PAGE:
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Follower is a poem about the poets love and admiration for his father. It is also about the changes that occur between father and children as children move out from their parent's shadow.

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Follower Follower is a poem about the poets love and admiration for his father. It is also about the changes that occur between father and children as children move out from their parent's shadow. In the first half of the poem the poet draws a vivid portrait of his father as he ploughs a field. The poet, as a young boy, follows his father as he goes about his work and, like most boys, he idolises his father and admires his great skill, 'An expert. He would set the wing and fit the bright steel - pointed sock'. In the poem, Heaney looks up to his father in a physical sense, because he is so much smaller than his father, but he also looks up to him in a metaphorical sense. This is made clear by the poet's careful choice of words. An example of this is in the lines, 'His eye narrowed and angled at the ground, mapping the furrows exactly.' These words effectively suggests his father's skill and precision. We are also told that young Heaney 'stumbled in his hob - nailed wake,' which brings to our mind a picture of the ploughman's heavy boots, the carefully ploughed furrow and the child's clumsy enthusiasm. ...read more.


Just as the boy once tripped and fell in his father's wake, now, that he has grown up, it is his father who "stumbles" behind him. The roles have been reversed between the two men and now it is the father who follows his son. By the end of the poem we are left with the image of the stumbling of old age in sharp contrast with the stumbling of childhood. Even though the word 'love' is never used in the poem, it is obviously the word that best describes the basis of the relationship existing between Heaney and his father. The poem is very much a personal experience, but it has a much wider significance relating to any kind of hero -worship by a 'follower'. Now that he is himself an adult. Heaney acknowledges that the father he hero-worshipped as a young boy has grown old and needs as much tolerance and patience as he himself once showed his son. Death of a naturalist This poem is a fertile mixture of imagery, sounds and an impression created by nature on a person's mind. Heaney sensualizes an outstanding feel of the physical wonders of nature. ...read more.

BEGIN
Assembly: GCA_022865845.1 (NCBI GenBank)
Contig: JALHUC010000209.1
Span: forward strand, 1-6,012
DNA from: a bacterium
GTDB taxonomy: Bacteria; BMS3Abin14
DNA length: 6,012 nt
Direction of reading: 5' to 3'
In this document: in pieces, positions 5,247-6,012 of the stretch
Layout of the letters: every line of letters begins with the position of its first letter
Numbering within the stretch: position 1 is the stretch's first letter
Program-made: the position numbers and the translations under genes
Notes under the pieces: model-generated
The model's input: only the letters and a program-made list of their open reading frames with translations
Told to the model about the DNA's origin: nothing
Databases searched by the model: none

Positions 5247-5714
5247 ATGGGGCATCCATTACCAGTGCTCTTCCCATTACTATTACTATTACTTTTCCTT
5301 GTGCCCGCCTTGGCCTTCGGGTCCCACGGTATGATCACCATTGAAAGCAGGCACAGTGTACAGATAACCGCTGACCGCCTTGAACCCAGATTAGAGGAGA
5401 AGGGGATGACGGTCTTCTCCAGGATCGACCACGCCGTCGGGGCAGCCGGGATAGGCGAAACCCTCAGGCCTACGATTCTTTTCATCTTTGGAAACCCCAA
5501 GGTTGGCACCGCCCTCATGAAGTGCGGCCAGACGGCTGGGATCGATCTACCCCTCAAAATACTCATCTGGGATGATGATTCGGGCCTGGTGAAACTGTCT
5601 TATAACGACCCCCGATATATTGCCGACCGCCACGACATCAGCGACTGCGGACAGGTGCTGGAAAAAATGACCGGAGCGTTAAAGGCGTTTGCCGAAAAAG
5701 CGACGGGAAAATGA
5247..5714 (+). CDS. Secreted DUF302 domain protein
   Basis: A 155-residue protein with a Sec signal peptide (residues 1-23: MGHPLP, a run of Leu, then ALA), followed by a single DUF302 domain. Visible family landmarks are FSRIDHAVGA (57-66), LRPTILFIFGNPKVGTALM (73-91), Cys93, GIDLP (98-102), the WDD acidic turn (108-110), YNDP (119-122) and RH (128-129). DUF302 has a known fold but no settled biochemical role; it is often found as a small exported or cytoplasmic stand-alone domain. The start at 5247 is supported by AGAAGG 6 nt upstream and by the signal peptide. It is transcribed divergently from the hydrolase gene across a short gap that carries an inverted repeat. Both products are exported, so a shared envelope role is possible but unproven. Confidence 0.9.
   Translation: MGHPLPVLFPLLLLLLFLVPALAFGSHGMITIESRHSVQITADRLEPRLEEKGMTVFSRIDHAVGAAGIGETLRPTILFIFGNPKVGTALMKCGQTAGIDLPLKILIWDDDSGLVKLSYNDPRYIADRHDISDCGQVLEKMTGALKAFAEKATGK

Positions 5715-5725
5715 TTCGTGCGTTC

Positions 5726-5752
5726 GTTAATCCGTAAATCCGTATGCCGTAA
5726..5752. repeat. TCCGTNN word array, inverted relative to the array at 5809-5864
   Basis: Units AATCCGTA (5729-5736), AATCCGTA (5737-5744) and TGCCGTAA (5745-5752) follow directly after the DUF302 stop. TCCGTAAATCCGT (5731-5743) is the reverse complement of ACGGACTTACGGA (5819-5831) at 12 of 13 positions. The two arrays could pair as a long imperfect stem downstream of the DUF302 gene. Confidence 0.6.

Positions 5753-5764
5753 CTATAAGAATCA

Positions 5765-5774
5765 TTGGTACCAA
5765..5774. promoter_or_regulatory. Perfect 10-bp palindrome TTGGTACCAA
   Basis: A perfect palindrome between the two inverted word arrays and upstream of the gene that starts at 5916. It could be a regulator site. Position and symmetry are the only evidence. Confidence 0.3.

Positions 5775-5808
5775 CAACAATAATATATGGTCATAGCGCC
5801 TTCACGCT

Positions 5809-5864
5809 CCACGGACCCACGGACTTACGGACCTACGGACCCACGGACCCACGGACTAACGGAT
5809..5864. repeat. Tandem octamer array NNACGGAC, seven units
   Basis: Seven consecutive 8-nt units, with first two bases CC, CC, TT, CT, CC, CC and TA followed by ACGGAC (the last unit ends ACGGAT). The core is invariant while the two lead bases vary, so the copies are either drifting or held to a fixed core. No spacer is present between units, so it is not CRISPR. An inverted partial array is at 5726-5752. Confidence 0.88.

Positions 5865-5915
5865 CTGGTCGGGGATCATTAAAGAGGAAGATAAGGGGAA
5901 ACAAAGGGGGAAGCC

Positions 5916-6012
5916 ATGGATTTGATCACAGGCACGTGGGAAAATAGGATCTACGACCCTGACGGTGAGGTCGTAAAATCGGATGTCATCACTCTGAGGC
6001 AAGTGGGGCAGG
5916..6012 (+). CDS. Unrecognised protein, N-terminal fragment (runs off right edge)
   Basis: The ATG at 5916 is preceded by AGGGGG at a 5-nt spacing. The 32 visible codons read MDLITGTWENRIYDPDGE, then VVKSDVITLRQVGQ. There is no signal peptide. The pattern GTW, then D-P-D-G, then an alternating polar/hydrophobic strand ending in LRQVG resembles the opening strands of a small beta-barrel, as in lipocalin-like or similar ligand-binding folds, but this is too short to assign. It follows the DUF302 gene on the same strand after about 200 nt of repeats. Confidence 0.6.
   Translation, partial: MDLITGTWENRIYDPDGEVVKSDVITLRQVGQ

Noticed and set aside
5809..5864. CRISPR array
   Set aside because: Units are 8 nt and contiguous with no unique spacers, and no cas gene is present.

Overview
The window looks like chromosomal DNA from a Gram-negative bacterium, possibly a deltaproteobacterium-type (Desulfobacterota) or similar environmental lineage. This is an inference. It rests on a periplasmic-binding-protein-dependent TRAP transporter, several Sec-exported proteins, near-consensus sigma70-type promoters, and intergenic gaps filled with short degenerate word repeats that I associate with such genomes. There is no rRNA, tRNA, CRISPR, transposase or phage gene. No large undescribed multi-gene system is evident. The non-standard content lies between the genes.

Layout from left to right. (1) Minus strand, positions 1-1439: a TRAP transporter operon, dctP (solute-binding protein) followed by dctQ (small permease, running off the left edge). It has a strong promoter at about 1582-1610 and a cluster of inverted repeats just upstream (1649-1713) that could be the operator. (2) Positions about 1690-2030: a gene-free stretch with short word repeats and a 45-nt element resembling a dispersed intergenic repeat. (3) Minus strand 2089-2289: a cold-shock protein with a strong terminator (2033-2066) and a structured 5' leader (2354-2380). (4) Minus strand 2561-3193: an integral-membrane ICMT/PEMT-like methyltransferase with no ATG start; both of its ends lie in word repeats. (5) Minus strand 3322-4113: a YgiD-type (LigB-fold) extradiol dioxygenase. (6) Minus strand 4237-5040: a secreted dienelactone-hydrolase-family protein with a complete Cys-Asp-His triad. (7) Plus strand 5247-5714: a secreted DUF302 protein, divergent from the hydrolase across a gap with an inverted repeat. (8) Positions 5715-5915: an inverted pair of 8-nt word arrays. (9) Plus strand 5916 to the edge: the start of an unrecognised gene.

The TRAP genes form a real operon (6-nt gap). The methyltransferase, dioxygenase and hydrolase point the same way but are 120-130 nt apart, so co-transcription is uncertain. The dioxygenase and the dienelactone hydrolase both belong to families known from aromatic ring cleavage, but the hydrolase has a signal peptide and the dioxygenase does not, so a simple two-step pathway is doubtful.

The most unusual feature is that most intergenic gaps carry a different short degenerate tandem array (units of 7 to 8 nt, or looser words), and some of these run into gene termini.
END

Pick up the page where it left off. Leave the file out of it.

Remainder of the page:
The teacher, Mrs Walls uses childish language, such as 'daddy' and 'mammy'. The poet uses this language to convey his innocence at that age. In the second stanza, it is obvious by the change of tone and language, such as 'gross', 'slime; and 'angry', that the child is perhaps moving into adolescence and has become less oblivious and innocent to the world around him. The naturalist in him is dead. "Fattening dots burst" shows growth and reproduction. Heaney's school teacher, Ms Walls, is hiding the reality of reproduction from the young children as they are not yet ready to accept the reality of the situation. He is disgusted at the thought of reproduction because he sees things through the surrealistic eyes of a child because of the stage he is at. He isn't ready to accept sex. He can't rationalise. Puberty makes him feel guilty. In the end he runs away, "I sickened, turned and ran", which shows that he has not fully grown up. In this poem, Heaney uses terms we do not expect to see in poetry, and presents nature as the very opposite of beautiful. Heaney shows how children are very ingenuous and na�ve and see the world as being very pure and wholesome just as it is in their imagination. He also shows that there is a transformation from childhood to adult hood. ...read more.

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